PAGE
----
Burnet Senior Research Fellow Dr Leanne Robinson
Burnet Institute research into malaria, sepsis, hepatitis, and the impact of new media on young people’s health, will share in AUD$200 million in funding from the National Health and Medical Research Council (NHMRC) and the Medical Research Future Fund (MRFF), and funding from the Department of Foreign Affairs and Trade (DFAT) as part of an International Joint Call.
A total of 320 medical research projects Australia-wide will benefit from NHMRC grants worth $192 million to find solutions to a wide range of health challenges including cancer, cardiovascular disease, stillbirths and mental health.
MRFF grants totalling $7.4 million will support research into improved care for premature and sick babies, arthritis and osteoporosis, online treatments for youth depression and anxiety and improved health for older Aboriginal and Torres Strait Islander people.
Burnet Senior Research Fellow Dr Leanne Robinson is leading a team that received a AUD$3 million grant as part of an International Joint Call, funded through the Department of Foreign Affairs and Trade, to fund a project to provide stronger surveillance to identify and contain vector-borne pathogens in Papua New Guinea. The Minister for Foreign Affairs, the Hon Julie Bishop MP, announced this grant at the recent Malaria World Congress in Melbourne.
Dr Robinson was also awarded a Career Development Fellowship to develop novel public health tools to control and eliminate parasitic disease of global priority.
“This (Career Development Fellowship) funding will facilitate the development and implementation of innovative public health strategies that have the capacity to reduce malaria and lymphatic filariasis transmission and accelerate progress towards their elimination,” Dr Robinson said.
“It’s an acknowledgement of my commitment and effort to date, but also of the quality of collaboration and support that I have received from colleagues, and will strengthen my ability to continue supporting and developing other researchers and their work.”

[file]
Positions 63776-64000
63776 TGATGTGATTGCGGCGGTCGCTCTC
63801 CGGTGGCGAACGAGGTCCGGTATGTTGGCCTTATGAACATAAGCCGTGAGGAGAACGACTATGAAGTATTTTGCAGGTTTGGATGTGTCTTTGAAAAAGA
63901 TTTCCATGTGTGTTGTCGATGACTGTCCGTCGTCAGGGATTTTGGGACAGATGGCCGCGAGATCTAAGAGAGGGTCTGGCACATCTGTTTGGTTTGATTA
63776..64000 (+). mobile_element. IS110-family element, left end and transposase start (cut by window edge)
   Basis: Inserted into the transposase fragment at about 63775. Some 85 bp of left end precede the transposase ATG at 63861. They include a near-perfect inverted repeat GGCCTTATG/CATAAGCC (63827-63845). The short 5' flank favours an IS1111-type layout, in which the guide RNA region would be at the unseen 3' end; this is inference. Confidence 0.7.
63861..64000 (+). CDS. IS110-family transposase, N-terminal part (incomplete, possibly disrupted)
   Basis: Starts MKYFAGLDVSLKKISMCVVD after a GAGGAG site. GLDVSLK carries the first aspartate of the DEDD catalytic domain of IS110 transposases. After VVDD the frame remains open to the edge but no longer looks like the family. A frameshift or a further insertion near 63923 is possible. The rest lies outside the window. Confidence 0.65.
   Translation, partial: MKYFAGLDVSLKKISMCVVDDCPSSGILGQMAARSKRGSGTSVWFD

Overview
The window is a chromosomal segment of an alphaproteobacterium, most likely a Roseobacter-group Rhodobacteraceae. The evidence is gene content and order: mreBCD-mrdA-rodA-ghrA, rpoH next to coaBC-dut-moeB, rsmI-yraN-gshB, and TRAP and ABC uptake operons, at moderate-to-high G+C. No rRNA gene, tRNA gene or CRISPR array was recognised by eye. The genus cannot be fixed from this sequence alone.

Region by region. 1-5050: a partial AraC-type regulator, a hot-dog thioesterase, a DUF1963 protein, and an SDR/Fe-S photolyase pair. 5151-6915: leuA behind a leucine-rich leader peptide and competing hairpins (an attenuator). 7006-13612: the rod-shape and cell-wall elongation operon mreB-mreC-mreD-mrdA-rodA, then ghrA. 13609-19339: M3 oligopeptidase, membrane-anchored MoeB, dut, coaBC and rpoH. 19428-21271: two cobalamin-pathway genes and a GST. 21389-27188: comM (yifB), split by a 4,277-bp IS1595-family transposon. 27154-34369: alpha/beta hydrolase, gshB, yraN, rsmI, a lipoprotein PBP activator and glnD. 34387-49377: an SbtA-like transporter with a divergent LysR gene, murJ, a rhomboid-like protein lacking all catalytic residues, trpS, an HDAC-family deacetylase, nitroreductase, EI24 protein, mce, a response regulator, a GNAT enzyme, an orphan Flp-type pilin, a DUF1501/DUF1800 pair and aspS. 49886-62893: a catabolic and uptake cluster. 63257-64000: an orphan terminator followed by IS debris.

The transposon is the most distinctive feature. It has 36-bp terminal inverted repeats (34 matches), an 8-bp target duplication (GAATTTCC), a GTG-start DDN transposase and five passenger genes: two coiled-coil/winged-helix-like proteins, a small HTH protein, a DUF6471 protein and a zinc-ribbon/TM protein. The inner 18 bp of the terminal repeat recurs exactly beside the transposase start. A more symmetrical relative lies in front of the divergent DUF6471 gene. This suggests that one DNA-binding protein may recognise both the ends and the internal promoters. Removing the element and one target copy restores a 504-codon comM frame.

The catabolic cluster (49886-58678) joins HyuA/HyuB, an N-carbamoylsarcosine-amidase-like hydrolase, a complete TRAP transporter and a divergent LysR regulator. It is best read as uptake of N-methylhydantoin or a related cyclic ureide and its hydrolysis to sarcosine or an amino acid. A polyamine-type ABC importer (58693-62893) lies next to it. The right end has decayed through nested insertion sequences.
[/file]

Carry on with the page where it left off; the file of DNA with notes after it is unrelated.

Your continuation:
Dr Jack Richards’ funding will enable him to work with industry partners in the development of new diagnostic tests for malaria elimination.
“I will work with (diagnostics manufacturer) Axxin to develop my own ideas and advise on products they have in development,” Dr Richards said.
“So it’s a two-way thing – industry benefits, but we also benefit by being able to take our ideas directly to an industry partner.
“It’s a different way of thinking that they have, it’s cutting edge in terms of starting with an idea, designing something new, building a prototype and testing it out in the lab.
“It means I can focus on the Burnet team now and making sure that they’re well looked after and supported and secure in their roles.”
The full list of funding for Burnet researchers:
International Joint Call: DFAT funded
- Dr Leanne Robinson – Stronger Surveillance and Systems Support for Rapid Identification and Containment of Resurgent or Resistant Vector Borne Pathogens in Papua New Guinea ($3,000,000).
- Associate Professor David Anderson – Development of a rapid, point of care test with high sensitivity for the diagnosis of sepsis based on CD64 ($737,221.40)
Career Development Fellowships:
Dr Jack Richards – Advancing diagnostics and vaccines for malaria elimination ($437,036)
Dr Leanne Robinson – Novel public health tools to control and eliminate parasitic diseases of global priority ($483,404)
Dr Megan Lim – New Media and Young People’s Health: towards evidence-based practice ($483,404)
Associate Professor Freya Fowkes - Malaria Immunity and Elimination of Artemisinin Resistance Reservoirs ($483,404)
Early Career Fellowship:
- Dr Jack Wallace – Applying the essential elements of a public health response to hepatitis B ($307,192)